Recipe: “Blonde” Meatballs & Spaghetti
Contributor Lisa Fielding is a private chef and boutique caterer based in Manhattan who weekends in Litchfield County whenever possible. Many of her Manhattan clients are also Litchfield County weekenders, so work brings her to Northwest Connecticut as well. A Los Angeles transplant, Fielding was a former Hollywood film executive who segued into screenwriting several years ago, which enabled her to pursue her passion for food and entertaining. Lisa’s culinary skill set draws from a broad spectrum of dishes and ingredients.
I love the concept of spaghetti and meatballs, but in reality I always find the actual dish too heavy, without tasting inspired or fresh. A bowl of pasta lacquered in heavy tomato sauce with even heavier meatballs might be the perfect answer to hunger pains on a wintry day, but what if you’re looking for something less filling, slightly more refined, and more presentable on the plate? Well, I happened upon a delicious path to a more delicate version of spaghetti and meatballs while cooking for a client and seeking a luncheon recipe to appease both children and adults at the table.
I always say that there is alchemy in the kitchen because if there weren’t, my career as a professional chef would have ended early into my tenure. For instance, there was the leg of lamb that despite following the recipe to the letter was completely undercooked and had to be butterflied and broiled until I could carve and serve it without destroying the beautiful piece of meat in the process. My clients later said it was the best leg of lamb that they had ever eaten. These little blessings happen all the time because, let’s face it, cooking is art and performance all rolled into one and just like anything else in life, there is room for error. And somewhere along the way, I have learned to trust in the process that no matter how bleak the scenario, the perfect solution is just a few deep breaths away.
Under similar circumstances, I developed this recipe out of necessity without any precedent for where I was going with the ingredients. My client had suggested a pasta with protein and also mentioned that there was ground turkey and a few eggplants in the refrigerator. Immediately, baked penne melanzane with a turkey ragù came to mind, but the creative side of my brain vetoed the notion and urged me to come up with something different. Note to self: cooking untested recipes for the first time at a client’s could be professional suicide or another good day in the kitchen. The gambler in me bet on myself, and a very clear image of turkey eggplant meatballs with a caramelized garlic olive oil sauce over spaghetti occurred to me.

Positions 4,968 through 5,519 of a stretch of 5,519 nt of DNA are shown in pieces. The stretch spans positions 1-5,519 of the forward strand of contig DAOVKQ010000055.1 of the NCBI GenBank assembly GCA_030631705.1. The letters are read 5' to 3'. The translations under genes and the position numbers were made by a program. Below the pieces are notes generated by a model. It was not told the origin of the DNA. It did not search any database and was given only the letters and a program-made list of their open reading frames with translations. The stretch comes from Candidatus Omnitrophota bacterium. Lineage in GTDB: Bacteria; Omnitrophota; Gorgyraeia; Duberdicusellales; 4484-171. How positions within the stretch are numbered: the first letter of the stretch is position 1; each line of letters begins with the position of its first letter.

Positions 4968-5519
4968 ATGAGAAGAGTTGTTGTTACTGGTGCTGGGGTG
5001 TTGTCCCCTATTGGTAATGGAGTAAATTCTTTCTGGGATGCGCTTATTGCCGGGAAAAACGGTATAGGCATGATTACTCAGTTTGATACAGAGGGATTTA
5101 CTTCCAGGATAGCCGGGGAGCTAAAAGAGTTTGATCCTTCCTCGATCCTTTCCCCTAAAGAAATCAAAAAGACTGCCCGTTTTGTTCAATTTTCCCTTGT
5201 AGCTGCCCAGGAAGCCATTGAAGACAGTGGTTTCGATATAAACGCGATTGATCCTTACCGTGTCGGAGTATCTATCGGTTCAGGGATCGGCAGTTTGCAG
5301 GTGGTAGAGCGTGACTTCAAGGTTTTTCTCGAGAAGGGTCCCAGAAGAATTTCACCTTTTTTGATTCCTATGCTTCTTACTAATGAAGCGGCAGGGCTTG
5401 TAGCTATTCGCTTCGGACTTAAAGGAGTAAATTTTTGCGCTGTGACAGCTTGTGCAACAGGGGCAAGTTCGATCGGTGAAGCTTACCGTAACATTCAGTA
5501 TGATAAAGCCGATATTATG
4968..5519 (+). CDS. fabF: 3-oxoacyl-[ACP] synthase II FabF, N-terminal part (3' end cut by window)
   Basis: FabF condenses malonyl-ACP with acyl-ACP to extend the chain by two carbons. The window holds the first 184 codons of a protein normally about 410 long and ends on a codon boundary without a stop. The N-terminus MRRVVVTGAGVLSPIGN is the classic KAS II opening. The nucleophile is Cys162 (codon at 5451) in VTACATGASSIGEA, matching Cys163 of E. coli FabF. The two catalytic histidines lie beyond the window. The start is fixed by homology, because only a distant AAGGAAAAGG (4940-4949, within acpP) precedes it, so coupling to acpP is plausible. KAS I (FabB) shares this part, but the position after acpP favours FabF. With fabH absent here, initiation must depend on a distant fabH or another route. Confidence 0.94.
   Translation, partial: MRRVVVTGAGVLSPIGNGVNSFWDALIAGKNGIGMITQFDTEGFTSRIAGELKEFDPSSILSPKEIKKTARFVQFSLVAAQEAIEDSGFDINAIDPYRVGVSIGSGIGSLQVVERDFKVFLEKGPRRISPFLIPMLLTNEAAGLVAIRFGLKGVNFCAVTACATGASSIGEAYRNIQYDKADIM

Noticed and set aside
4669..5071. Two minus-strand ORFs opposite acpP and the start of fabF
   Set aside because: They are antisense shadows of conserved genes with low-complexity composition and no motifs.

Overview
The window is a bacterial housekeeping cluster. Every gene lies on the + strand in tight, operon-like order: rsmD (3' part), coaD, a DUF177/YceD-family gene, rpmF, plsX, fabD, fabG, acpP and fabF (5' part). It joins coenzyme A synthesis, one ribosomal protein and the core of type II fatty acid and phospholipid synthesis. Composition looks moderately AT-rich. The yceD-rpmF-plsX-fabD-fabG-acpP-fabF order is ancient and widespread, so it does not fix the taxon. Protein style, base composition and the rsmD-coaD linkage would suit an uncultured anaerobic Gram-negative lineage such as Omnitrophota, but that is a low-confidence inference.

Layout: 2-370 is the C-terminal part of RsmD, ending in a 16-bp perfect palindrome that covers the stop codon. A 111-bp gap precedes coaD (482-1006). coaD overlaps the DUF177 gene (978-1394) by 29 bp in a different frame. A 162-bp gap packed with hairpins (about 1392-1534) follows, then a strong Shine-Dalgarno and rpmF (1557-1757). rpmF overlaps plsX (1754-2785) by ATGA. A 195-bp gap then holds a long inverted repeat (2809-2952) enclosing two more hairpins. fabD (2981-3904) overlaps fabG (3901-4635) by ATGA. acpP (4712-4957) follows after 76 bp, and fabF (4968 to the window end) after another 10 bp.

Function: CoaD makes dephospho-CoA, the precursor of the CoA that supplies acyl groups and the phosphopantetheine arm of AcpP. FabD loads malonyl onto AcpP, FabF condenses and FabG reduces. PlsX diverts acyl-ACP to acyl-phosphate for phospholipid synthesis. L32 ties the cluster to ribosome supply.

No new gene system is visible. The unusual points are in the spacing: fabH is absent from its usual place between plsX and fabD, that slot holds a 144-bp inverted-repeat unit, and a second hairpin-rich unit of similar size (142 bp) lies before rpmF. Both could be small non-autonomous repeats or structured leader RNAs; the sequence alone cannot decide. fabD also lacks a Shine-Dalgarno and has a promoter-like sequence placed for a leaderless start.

And guess what? This dish turned out to be one of the most delicious and easiest meals I’ve ever prepared, while also hitting high marks for a gorgeous presentation. I plated it on a huge platter with a generous sprinkling of minced Italian parsley and additional freshly grated Parmesan, a blonde version of an Italian favorite. My clients loved it, too, and now it’s earned a place in the cookbook I will one day write.
So if you, like me, have fallen out of love with spaghetti and meatballs, rekindle your affection with mine.
Turkey Eggplant Meatballs with
Golden Caramelized Aglio e Olio
Serves 8 to 10
For the meatballs
2 pounds ground turkey
1 medium onion, finely diced
8 cloves garlic, finely diced
1½ teaspoons kosher salt
1 teaspoon crushed red pepper flakes
1 large eggplant, peeled and cubed
6 slices white bread, torn into pieces
2 eggs, lightly beaten
1 cup freshly grated Parmesan cheese
1. Preheat oven to 375°F. Prepare two baking sheets with parchment paper (do not substitute with foil, or meatballs will stick).
2. In a large bowl mix the turkey, onion, garlic, salt, and red pepper flakes.
3. Put the eggplant dice in a pot and cover with water. Bring to a boil and cook until tender, about 15 minutes. Drain and reserve ½ cup of the cooking liquid.
4. Put the torn bread in a bowl and add 1/4 cup of the reserved eggplant water. Mash and squeeze the bread until it is a doughy, wet mass. If more water is needed, add a few more tablespoons one at a time.
5. Put the eggplant on a cutting board and chop until it is reduced to a pulpy purée.
6. Add the bread and eggplant to the turkey and mix well. Add the eggs and Parmesan and mix well. The mixture will be light and moister than a traditional meatball mixture.
7. Gingerly roll the turkey mixture into 2-inch balls and drop onto a baking sheet. Bake for 35 to 40 minutes, until the tops are golden brown and the bottoms are crunchy. Set aside.
For the pasta
12 cloves garlic, minced
1 cup extra-virgin olive oil
1 teaspoon kosher salt
1 teaspoon crushed red pepper flakes
2 pounds dried spaghetti
1½ cups freshly grated Parmesan cheese
½ cup minced Italian parsley
1. Place the minced garlic in a small pot, not a saucepan, and cover with the olive oil. (This is not a sauté but a slower-cooked caramelization process that cannot be achieved in a shallow pool of olive oil. The garlic would cook too quickly and taste bitter rather than sweet and garlicky with a chewy texture.) Add the salt and the red pepper flakes. Cook over low heat until the garlic has caramelized and is golden and slightly browned on the edges, about 15 minutes.
2. Cook the pasta according to package directions. Drain but do not rinse; immediately place in a large bowl and toss with ¾ cup of the garlic olive oil. Toss with the Parmesan and parsley. Spread on a large serving platter.
3. In a large sauté pan over high heat, reheat the meatballs with the rest of the garlic olive oil for 2 to 3 minutes. Tumble the meatballs onto the platter and serve immediately.
4. Follow with a simple green salad. Mangiamo!